Mallard was written in Java 1.4 (Java Technology) and tested on Redhat 9.0 Linux, Microsoft Windows XP, and Apple Mac OS X, version 10.2. The program, along with full instructions for use, help documentation, example files, and source code, is freely available from http://www.cardiff.ac.uk/biosi/research/biosoft/. Mallard is an open-source project and is released under the terms of the GNU General Public License (http://www.gnu.org/copyleft/gpl.html).

Analysis of 16S rRNA gene libraries.

To demonstrate Mallard's utility, a selection of publicly available 16S rRNA gene libraries was analyzed. The procedure was the same for each library. A multiple-sequence alignment was prepared for each that included the sequence Escherichia coli U00096 (as the reference sequence). An explanation for the reference sequence is included in the accompanying help documentation. Each multiple sequence alignment was passed to the Mallard program and screened for putative anomalies. Each putative anomaly identified by the program was checked with BlastN (1), in conjunction with the Pintail program (2). First, a library of Verrucomicrobia-derived sequences, to exemplify a Bacteria phylum, was considered. A total of 222 near-complete (≥1,200-base) representatives of the Verrucomicrobia, as identified by the Ribosome Database Project (RDP) (4) release 9 update 36, were downloaded, along with E. coli U00096 as a reference, as an aligned file from the website http://rdp.cme.msu.edu/.

Second, a library of Crenarchaeota-derived sequences, to represent the Archaea, was analyzed. Near-complete sequences were identified from the National Center for Biotechnology Information (NCBI) online database (http://www.ncbi.nlm.nih.gov/) using the search phrase “16S[TITL] AND Archaea[ORGN] AND Crenarchaeota[ORGN] AND 1200[SLEN]:1600[SLEN].” The resulting data set of 270 sequences was checked and then aligned, along with E. coli U00096, using ClustalW (27).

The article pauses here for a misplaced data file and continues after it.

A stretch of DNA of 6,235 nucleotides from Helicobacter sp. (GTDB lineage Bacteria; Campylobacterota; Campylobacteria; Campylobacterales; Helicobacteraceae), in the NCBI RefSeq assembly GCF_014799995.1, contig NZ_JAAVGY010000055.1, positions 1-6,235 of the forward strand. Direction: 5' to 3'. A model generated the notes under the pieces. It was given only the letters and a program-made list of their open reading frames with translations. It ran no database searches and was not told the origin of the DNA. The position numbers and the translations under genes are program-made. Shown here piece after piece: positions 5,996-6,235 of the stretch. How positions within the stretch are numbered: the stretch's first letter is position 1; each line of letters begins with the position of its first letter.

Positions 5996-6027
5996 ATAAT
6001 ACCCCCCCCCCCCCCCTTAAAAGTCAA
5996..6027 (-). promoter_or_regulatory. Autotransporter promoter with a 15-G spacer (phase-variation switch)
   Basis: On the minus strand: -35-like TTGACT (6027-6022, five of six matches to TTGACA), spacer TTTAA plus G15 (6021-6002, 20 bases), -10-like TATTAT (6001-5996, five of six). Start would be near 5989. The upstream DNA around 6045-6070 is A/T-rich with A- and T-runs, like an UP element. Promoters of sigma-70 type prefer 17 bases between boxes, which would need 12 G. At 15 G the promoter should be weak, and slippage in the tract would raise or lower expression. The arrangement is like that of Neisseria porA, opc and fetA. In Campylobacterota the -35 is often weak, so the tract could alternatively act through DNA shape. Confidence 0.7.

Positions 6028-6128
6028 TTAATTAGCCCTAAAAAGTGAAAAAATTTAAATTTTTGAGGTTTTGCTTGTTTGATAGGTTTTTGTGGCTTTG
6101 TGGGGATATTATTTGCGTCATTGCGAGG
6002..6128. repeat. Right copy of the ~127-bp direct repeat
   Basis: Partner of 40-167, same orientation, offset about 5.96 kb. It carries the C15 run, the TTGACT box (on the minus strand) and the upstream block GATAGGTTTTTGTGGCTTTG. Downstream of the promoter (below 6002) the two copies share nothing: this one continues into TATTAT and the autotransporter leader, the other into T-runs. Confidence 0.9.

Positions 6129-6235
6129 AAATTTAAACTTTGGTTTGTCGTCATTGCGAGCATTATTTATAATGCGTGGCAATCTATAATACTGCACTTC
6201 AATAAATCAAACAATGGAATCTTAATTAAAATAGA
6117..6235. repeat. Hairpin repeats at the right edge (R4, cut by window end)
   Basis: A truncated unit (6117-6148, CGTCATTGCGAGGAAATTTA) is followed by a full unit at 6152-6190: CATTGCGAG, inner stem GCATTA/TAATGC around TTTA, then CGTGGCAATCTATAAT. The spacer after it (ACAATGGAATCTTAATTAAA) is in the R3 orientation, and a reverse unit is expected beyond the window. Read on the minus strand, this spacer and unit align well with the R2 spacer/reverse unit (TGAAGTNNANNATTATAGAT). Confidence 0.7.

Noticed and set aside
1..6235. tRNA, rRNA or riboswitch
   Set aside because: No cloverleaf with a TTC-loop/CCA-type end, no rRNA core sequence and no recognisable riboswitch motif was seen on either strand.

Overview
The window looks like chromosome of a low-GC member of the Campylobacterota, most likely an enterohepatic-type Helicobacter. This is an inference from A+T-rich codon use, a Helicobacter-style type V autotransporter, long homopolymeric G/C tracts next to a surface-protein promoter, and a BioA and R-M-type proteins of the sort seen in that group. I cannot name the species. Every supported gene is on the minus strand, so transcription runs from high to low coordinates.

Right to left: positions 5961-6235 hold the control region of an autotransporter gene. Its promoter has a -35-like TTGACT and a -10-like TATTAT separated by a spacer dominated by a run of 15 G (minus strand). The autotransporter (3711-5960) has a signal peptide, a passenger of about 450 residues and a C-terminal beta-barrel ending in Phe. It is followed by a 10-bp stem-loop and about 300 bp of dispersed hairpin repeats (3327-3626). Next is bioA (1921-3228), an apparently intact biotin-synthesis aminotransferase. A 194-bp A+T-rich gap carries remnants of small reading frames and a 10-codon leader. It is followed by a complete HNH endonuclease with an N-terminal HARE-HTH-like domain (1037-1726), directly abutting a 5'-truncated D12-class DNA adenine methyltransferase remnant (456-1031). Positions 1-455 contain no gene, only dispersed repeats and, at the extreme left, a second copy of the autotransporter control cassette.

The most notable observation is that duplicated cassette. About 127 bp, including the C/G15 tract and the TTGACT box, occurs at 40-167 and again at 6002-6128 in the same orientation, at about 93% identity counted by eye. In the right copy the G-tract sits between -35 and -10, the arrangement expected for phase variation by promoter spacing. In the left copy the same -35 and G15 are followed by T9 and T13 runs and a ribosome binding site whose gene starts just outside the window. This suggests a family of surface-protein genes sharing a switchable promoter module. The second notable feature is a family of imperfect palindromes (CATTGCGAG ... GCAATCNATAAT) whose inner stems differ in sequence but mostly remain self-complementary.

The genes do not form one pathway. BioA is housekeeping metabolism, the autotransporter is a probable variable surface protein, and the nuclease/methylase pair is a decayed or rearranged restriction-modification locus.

Third, a coastal-marine 156-sequence clone library (AY354711 to AY354866), previously generated by our laboratory (20), was examined. Because this library consisted of partial 16S rRNA gene sequences, it was necessary to subdivide it according to the region of the 16S rRNA gene covered so that sensible alignments were obtained. All groups were aligned, along with E. coli U00096, using ClustalW.

Finally, a selection of clone libraries representing submissions to the public repositories over the last year was analyzed. Using the “View by Publication” facility on the RDP's online hierarchy browser, all libraries submitted during 2005 were identified. Of these, libraries containing ≥100 near-complete (≥1,200-base) sequences were identified. Three libraries (with 2,062, 3,635, and 11,831 near-complete sequences) exceeded our 1,000-sequence limit and were discarded. In this way, 25 libraries were selected for analysis, the near-complete sequences of which were downloaded as RDP aligned datasets (each including E. coli U00096).

Comparison with Bellerophon.

The most widely used program for checking whole gene libraries for chimeras is currently the server-based program Bellerophon (13). Bellerophon was used to analyze the Verrucomicrobia-, Crenarchaeota-, and coastal-water-derived (20) libraries described above, using the same input files prepared for Mallard.